Tempests and Slaughter
Numair comes from a family that is delighted and bewildered by his brilliance at magery and academics. From being a lonely student, he finds himself befriended by Orzone the leftover prince and Varice, an attractive young woman who is a witch in the kitchen. As Orzone gets closer to the throne and Varice becomes more attractive, what will Numair find himself doing?
This has what could be called a ‘slow burn’. There’s no real action, and no real climax to it. There are hints at the Orzone behind the Emperor Mage but that’s about it. It’s like the first Harry Potter books where the focus was on learning, and let’s face it, those books were my favorites for that reason!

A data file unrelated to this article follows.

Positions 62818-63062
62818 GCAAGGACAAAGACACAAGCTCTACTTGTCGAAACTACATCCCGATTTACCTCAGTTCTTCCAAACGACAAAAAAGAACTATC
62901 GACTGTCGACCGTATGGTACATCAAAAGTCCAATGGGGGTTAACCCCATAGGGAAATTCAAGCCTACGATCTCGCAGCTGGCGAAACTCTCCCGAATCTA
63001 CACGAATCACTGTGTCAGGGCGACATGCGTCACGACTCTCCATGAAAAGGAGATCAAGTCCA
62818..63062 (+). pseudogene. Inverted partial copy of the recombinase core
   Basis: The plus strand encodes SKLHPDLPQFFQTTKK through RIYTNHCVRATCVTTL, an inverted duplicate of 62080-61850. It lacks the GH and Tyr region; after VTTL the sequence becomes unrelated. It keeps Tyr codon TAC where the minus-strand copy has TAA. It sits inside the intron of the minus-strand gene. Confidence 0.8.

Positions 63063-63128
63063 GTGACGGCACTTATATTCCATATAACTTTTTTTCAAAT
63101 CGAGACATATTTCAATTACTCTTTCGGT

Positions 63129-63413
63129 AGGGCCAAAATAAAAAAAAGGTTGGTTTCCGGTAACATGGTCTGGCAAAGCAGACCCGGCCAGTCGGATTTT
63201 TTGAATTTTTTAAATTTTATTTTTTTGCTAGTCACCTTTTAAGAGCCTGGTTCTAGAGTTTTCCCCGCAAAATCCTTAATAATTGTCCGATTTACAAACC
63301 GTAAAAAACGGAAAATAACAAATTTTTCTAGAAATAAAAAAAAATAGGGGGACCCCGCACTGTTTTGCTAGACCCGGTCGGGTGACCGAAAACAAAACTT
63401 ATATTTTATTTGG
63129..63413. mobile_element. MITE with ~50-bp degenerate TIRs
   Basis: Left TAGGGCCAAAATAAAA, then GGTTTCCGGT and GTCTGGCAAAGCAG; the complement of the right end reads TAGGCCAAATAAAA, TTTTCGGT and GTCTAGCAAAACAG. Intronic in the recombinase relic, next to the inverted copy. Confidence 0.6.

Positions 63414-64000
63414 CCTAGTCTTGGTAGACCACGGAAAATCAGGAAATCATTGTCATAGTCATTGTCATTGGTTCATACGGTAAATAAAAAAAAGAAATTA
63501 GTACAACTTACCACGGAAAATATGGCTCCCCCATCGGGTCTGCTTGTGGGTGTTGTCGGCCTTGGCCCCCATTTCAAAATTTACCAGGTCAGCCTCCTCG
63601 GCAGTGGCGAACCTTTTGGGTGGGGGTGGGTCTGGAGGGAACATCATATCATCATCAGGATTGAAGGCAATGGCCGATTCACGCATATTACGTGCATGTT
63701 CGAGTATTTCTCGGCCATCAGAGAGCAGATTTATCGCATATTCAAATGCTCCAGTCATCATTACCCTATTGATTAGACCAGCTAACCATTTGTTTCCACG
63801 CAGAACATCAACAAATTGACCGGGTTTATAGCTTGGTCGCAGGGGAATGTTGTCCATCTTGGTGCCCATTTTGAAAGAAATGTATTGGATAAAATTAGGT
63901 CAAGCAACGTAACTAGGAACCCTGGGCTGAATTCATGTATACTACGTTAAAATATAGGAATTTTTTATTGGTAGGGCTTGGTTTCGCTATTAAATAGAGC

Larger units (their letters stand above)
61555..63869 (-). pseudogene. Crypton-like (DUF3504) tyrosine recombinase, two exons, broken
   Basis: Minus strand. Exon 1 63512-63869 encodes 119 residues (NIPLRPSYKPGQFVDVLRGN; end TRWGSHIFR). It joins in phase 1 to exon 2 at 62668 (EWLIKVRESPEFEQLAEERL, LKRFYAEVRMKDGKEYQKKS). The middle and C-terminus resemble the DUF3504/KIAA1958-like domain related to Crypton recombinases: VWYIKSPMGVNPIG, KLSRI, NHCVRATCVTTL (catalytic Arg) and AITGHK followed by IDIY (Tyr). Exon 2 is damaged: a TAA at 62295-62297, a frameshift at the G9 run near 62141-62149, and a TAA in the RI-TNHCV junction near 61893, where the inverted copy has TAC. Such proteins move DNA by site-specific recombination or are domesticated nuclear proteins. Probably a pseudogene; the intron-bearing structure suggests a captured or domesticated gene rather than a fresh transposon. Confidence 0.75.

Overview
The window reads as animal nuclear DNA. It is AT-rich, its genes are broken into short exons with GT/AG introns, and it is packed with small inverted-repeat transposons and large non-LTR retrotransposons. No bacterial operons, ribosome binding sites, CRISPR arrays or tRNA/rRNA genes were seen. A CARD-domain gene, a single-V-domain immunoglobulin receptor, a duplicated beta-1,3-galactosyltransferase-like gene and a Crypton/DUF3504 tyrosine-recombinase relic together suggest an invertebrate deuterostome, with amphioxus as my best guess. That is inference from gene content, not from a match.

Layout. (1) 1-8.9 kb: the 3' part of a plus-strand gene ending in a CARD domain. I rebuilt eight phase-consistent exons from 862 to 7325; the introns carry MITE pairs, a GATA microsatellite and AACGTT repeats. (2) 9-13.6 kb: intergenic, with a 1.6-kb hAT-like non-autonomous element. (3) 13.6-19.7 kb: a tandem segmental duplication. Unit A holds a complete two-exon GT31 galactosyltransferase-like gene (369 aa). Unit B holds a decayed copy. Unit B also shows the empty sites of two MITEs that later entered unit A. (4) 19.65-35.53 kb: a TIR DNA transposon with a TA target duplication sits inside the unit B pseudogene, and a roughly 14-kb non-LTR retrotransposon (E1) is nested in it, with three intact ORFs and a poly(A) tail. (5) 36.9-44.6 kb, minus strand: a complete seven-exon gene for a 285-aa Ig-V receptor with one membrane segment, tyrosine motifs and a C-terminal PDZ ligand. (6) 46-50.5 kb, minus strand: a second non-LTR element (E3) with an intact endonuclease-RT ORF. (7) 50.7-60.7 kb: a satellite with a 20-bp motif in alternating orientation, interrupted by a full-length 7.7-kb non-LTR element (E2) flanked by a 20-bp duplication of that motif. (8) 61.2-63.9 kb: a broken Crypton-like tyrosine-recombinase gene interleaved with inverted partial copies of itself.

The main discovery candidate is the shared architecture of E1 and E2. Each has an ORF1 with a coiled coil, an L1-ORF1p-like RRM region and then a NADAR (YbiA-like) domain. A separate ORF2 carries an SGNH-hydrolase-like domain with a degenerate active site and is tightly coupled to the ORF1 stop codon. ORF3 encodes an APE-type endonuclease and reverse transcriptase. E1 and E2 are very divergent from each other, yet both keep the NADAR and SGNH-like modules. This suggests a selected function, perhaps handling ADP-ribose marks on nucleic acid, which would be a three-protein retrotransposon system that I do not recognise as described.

Let’s talk about sex. Generally Tamora Pierce talks about safe sex and some canoodling. In this novel she approaches Numair’s body changing as he hits puberty, and what this means for him. I actually found it quite awkward to read, and I wonder whether this was deliberate on the author’s part or just a facet of this novel that didn’t work.
I almost can’t believe that I didn’t purchase this at the beginning of last year, it’s been published for more than a year and I forgot to check! I haven’t been keeping up to date with authors that I used to follow avidly, mainly because I receive a lot of novels from publishers and I don’t really have a budget for buying novels (hello mortgage!).
I’ll eventually be purchasing this, probably once the other novels in the trilogy are published (I wouldn’t want them not to match!). When that happens I’ll be primed to read it again too. So four stars from me.